# Show that quadratic parametric equation has no real roots

I was asked to prove that, for all values of $m$, the equation $x^2 + 2mx + 2m^2 + m + 1$ has no real roots of $x$. In trying to prove this, I set $a = 1$, $b = 2m$, $c = 2m^2 + m + 1$ and found $$\Delta = b^2 - 4ac = 4m^2 - 8m^2 - 4m - 4$$ I am unable to use this expression to obtain a proof.

$-4a^2-4a-4=-4(a^2+a+1)$, now you can check that $a^2+a+1$ is always positive as a function of a with the same method. For this equation, $a=1 b=1$ and $c=1$ so $b^2-4ac= 1-4 < 0$. No solutions, and is always positive, so your discriminant $-4(a^2+a+1)$ is always negative and you have no zeros on your original function.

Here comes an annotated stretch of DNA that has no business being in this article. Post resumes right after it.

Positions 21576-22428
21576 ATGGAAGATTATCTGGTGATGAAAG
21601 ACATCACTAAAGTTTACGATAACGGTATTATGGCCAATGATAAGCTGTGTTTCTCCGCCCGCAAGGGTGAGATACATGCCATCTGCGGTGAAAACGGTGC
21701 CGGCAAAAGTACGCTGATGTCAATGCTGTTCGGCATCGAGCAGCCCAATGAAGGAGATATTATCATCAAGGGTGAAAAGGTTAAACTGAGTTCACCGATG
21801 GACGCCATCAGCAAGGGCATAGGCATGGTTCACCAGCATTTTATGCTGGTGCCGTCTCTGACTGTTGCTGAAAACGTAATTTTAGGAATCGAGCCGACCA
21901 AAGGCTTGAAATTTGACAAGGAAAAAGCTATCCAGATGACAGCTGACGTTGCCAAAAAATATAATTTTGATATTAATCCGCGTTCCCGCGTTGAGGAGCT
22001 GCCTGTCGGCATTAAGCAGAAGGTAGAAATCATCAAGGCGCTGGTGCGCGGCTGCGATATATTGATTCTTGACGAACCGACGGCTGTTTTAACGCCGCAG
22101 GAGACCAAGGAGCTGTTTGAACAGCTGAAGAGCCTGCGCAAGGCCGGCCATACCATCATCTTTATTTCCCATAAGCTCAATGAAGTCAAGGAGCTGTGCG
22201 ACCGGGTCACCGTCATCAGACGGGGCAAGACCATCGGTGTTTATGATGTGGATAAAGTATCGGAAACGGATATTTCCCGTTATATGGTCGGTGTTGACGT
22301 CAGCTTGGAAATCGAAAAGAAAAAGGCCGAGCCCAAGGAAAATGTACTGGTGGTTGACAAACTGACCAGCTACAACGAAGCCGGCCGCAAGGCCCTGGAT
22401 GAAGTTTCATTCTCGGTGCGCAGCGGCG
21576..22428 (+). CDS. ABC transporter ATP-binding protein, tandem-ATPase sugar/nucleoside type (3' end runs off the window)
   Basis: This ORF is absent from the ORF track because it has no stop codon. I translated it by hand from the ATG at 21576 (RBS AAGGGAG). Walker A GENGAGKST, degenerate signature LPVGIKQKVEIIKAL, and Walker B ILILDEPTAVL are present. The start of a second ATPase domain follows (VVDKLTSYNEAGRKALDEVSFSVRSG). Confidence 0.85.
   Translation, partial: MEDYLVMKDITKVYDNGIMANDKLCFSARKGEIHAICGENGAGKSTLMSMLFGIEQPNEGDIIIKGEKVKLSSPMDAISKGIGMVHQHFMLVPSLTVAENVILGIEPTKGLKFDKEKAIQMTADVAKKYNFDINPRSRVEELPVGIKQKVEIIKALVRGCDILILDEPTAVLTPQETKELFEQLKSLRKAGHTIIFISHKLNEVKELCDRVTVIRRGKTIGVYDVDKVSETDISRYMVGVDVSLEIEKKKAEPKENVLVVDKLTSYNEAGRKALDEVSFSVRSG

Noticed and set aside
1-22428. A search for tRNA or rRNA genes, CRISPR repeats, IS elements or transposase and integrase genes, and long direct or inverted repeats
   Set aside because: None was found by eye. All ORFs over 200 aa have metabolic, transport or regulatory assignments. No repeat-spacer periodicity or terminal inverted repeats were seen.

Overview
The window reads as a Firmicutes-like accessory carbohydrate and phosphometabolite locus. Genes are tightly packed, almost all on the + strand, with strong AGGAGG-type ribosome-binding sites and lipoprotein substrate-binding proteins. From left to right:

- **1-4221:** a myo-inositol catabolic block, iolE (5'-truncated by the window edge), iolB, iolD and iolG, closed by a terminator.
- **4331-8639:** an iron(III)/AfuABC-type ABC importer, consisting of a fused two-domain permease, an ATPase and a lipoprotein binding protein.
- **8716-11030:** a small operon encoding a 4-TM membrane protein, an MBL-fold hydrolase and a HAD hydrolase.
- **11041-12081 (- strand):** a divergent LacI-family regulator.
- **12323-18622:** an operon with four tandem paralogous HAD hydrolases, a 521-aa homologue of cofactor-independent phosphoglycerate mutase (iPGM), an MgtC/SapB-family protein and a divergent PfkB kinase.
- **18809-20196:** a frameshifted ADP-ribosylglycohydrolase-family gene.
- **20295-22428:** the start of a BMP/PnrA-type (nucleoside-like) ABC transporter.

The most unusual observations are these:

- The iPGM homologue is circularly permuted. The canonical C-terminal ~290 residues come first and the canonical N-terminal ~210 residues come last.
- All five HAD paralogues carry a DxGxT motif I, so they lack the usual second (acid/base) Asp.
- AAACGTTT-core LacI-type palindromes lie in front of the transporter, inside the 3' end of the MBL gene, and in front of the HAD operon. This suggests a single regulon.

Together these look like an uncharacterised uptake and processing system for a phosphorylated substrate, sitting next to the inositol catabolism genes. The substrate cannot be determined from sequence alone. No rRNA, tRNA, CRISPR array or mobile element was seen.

• Thanks a lot! Appreciate it. – Gavish Apr 9 '17 at 17:06
• Actually doesn't using b^2 - 4 ac for − 4a^2 − 4a - 4 give an all positive value as b^2 - 4 ac is less than 0. – Gavish Apr 9 '17 at 17:16
• Got it this time, my bad. – Gavish Apr 9 '17 at 17:25

Hint

you have found that the discriminant of the given equation is $-4(a^2+a+1)$.

Now you can show that $a^2+a+1>0$ for all $a \in \mathbb{R}$ ?

You can use the same reasoning as for the starting polynomial $x^2 + 2mx + 2m^2 + m + 1$. Now you have the polynomial $-4(a^2+a+1)$ and, if it has no real roots, it is always negative. It has no real root if its discriminant $\Delta_a$ is negative and we have $\Delta_a= 1-4=-3$ , so $a^2+a+1$ is always positive and $-4(a^2+a+1)$ is always negative and the starting equation has no real solutions.

• Thank you! I appreciate it. – Gavish Apr 9 '17 at 17:04
• Actually may you elaborate further please, thanks. – Gavish Apr 9 '17 at 17:16
• I've added something to my answer. – Emilio Novati Apr 9 '17 at 18:44